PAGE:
3 Things I’ve Learned By Living in Sweden and Not Speaking Swedish

July 19, 2016

ISEP student Lydia W. is a part of ISEP Voices Spring 2016. She is a new media interactive design major from University of North Carolina at Asheville, and is currently studying abroad at Södertörns högskola in Sweden.

If someone had given me a dollar every time I heard, “Oh, you’re studying abroad in Sweden? Do you speak Swedish?” before I left the United States for a semester in Stockholm, I would have been able to afford first-class airfare. My answer to this question: nej!

Before arriving in Sweden, my knowledge of the Swedish language was limited to IKEA product names. Two months as a Stockholmer and one introductory-level Swedish language course later, here’s what I’ve learned about not speaking the language of the country you call home:

It’s a good opportunity

You might be surprised to know that Sweden is the top non-native English speaking country in the world. Understanding Swedish isn’t a necessity to getting by in Sweden. My classes are taught in English, and I have yet to meet someone who doesn’t speak at least some English. But I didn’t want to feel like the ignorant American by not knowing an äpple from an apelsin, and language is an important part of the cultural immersion I want to gain from my study abroad experience. So, an introductory-level Swedish language course was the first I chose when registering for my classes at Södertorns Högskola.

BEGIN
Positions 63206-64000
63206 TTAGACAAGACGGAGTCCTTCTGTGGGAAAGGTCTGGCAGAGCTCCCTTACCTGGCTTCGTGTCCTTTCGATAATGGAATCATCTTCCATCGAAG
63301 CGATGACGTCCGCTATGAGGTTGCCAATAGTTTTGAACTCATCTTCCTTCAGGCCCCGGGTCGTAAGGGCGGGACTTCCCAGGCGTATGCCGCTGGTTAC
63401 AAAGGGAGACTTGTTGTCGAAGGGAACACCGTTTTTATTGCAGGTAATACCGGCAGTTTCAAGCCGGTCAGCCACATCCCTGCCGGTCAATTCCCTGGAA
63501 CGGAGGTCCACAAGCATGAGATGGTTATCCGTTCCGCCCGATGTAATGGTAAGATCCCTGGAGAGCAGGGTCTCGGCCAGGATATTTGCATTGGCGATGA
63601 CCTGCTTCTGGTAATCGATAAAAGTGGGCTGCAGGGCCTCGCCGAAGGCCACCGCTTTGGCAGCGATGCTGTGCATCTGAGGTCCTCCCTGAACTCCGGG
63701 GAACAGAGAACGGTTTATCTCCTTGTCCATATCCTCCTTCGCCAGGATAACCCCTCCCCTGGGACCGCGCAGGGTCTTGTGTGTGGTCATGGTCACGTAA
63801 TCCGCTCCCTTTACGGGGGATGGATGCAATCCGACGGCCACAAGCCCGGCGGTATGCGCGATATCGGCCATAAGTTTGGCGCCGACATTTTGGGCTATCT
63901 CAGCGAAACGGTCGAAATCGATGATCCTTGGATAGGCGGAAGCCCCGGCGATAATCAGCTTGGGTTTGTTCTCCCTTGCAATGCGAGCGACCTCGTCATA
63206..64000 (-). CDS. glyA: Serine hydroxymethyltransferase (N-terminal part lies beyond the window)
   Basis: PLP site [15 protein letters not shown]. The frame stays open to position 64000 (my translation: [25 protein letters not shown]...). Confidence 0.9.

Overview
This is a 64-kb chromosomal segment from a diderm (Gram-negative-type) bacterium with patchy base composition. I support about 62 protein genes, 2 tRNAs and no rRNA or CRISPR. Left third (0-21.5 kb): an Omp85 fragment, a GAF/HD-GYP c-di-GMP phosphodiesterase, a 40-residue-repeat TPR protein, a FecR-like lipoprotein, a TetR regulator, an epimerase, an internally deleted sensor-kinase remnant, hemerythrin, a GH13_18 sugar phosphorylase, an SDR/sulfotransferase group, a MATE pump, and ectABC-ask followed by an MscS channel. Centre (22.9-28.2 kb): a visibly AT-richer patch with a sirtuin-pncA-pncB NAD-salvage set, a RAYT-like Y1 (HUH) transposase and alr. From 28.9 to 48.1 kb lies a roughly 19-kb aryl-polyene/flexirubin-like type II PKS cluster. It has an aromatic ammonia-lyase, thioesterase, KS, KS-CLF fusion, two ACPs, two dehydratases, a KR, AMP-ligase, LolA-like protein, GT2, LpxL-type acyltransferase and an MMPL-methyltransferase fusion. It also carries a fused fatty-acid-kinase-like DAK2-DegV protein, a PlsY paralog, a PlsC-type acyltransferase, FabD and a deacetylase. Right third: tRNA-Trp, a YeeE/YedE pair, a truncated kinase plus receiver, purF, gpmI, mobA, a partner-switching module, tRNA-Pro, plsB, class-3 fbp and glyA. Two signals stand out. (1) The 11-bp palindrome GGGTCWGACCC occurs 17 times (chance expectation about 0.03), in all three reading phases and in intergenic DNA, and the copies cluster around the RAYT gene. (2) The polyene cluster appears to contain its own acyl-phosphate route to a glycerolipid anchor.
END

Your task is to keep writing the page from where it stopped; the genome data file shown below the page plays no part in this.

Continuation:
Swedish art.
Swedish art.

Even after many long hours studying my Swedish textbook, I still have trouble forming coherent sentences. Nonetheless, it’s exciting when I do get the hang of another small bit of the language. It’s so useful to know what the signs in the train station and grocery store mean, and learning Swedish helps me to feel more connected to the culture.

If you have the opportunity to learn the language of the country you study in, do!

You’ll be thankful

On my second night in Stockholm, all of the international students gathered in one of the shared kitchens in my apartment complex for a party. There was something so exciting about being in a room with 50 other people from several dozen different countries, but all being able to speak to one another in a common language — English.

Communication enables connection, and connection is what makes the world smaller. As English continues to be the ‘international’ language, I consider myself so lucky that I’ve never had to think twice about being fluent. After living abroad, I’ll never take being a native English speaker for granted again.

You’ll be jealous

One of the first friends I made here is from the Faroe Islands, and I’ll admit to not knowing the tiny Scandinavian nation even existed. I quickly learned that this girl speaks six — yes, six! — languages, Swedish included. And many other foreign students and native Swedes alike share this talent. Multilingualism seems to be a skill common pretty much everywhere except for the U.S.

Even though I’ve studied a few foreign languages before, I’m nowhere near as adept as most of my peers. I’m so jealous that multilingualism isn’t emphasized as much in the American education system. In a world that’s becoming more globalized every day, it’s a value I hope to take back home.

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